Photo Credit: Parentopia.net
Devra Gordon-Renner got her degree, a master’s in social work, back in 1992 and calls that the “easy part.” She planned to become a licensed social worker but then her husband, now retired from the Air Force, got orders to move. Since licenses in Louisiana could only be transferred to a few other states and they weren’t moving to those states, all her hours of supervision that would lead to a license were essential useless. They were not transferrable.
“The bases available to us were not reciprocal,” she said during a phone interview. “Who would take my career officially into account when they were assigning my husband?”
She and her husband moved to Kansas and she faced two issues. Number one, she didn’t know how long they would be there and number two, a lot of the jobs required a license. “What I chose to do was find positions that were consistent with my professional training. I could work in social work related fields but I could not call myself a social worker,” she said. Those jobs meant lower benefits, lower pay and no real retirement income – all the things she would be enjoying if she could have transferred all her work toward a license from Louisiana to Kansas. “I don’t think I should have to give up my retirement and other benefits because of this nomadic lifestyle that I’ve agreed to,” the mom of two boys, ages 16 and 11, who co-authored a book about mommy guilt, said, adding that military service members aren't expected to give those things up whenever they relocate.
More spouses like Devra might not have to give up their careers and jobs – after a new Pentagon report, highlighted by the First Lady Michelle Obama and Dr. Jill Biden, urged states to make it easier to allow spouses to transfer or get new certification once they cross state lines. “This report simply provides a roadmap for best practices,” the first lady said. “The report contains tips and ideas, not edicts and decrees."
“Amen!” said Devra, when I asked her reaction to the report, which calls on all 50 states to pass legislation making it easier for military spouses to continue their jobs and careers when they move. “Of course, it’s about time. How long did they think that all of us were this cookie cutter view of a military spouse?” she said. “It kind of dumbfounded me.”
11 states so far have passed legislation to make it easier for military spouses to get the certification or licenses they need to continue their profession, according to Joining Forces, the joint initiative by Mrs. Obama and Dr. Biden to raise awareness of military families. 13 other states have proposed laws on the books. The first and second ladies are urging all states to have such legislation by 2014.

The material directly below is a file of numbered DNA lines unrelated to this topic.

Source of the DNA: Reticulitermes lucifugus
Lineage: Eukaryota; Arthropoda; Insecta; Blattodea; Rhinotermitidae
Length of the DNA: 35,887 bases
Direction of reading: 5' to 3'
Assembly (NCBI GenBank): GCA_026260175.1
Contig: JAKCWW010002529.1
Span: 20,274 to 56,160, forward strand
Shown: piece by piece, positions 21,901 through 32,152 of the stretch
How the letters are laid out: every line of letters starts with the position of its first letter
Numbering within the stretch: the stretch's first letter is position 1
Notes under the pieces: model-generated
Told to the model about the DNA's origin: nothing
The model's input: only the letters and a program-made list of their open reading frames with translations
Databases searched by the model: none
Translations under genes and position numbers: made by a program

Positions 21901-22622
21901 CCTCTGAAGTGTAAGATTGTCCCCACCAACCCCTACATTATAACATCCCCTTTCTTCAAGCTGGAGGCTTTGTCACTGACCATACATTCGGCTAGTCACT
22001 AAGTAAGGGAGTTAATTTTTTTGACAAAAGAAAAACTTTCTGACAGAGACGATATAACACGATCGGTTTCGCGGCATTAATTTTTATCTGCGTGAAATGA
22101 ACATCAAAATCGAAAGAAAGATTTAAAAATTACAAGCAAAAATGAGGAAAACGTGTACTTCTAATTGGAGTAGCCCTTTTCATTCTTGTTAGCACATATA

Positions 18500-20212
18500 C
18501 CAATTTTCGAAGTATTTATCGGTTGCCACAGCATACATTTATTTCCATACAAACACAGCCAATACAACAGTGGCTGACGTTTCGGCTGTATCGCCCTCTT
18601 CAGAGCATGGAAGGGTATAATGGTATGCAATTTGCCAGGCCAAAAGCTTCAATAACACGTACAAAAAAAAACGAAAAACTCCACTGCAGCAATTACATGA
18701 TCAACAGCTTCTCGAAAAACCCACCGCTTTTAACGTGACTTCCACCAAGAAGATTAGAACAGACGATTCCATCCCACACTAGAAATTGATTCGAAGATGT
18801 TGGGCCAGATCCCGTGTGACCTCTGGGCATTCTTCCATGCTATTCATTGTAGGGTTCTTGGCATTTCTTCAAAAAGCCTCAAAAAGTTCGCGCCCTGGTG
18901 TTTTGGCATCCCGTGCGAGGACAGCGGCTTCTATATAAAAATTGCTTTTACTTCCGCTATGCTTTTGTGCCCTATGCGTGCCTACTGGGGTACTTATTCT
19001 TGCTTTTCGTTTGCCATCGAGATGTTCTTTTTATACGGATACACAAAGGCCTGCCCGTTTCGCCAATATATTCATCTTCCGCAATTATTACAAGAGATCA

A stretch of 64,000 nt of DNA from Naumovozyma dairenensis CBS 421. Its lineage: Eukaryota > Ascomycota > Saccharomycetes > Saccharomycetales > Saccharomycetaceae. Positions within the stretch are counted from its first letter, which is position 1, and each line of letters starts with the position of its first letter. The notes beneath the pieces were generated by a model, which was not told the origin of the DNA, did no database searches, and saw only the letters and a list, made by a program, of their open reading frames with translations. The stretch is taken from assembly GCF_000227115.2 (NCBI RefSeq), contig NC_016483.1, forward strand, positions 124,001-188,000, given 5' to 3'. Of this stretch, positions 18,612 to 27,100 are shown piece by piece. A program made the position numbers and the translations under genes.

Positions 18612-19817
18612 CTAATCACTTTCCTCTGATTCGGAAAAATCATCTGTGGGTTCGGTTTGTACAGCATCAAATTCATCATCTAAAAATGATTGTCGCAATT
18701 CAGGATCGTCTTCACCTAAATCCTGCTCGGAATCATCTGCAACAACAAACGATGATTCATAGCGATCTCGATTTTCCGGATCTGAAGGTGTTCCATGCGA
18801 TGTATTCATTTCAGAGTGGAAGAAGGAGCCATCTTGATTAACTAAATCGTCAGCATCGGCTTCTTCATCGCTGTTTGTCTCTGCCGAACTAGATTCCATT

Devra, who is on the Washington, D.C. task force for Blue Star Families, a military family support group created by military spouses, will be looking for follow through from federal and state officials. “I am looking for them to be meeting with the appropriate organizations that look at our licensure,” she said. “I would expect that they almost have a governor’s meeting of these licensure folks and say, ‘Okay, what are we going to do?... Why is this so difficult?”
After Kansas, Devra, her husband and her boys moved to Illinois. “All those hours of supervision (in Louisiana) that I had were now completely useless to me because they were too old,” she said. “There was really nothing for me to do,” she said, saying she took a job part-time. “I was fortunate I was able to find jobs that were still in my skill set... I wasn’t getting the salary I should have been getting at that point in my career."
Eventually, the family moved to the Washington, D.C. area where Devra is now a social worker for a large school district in Northern Virginia. While she has a provisional school social work license, she is still not a licensed clinical social worker. "For me personally, the hardest thing about not being able to be clinically licensed is that it limited my options, such as becoming a clinical supervisor or taking on a part-time private practice," she said.
"The assumption that we should just kind of bag our career is frustrating," she said.
Devra didn't ultimately have to give up her career and has become highly accomplished but only after expending "quite a lot of energy to creatively make it work," she told us.
Let's hope help is on the way so other military spouses like Devra won't have to work so hard to continue their careers -- and others won't have to ultimately give up their careers -- and their dreams.
Kelly Wallace is Chief Correspondent of iVillage. You can follow Kelly on Twitter here.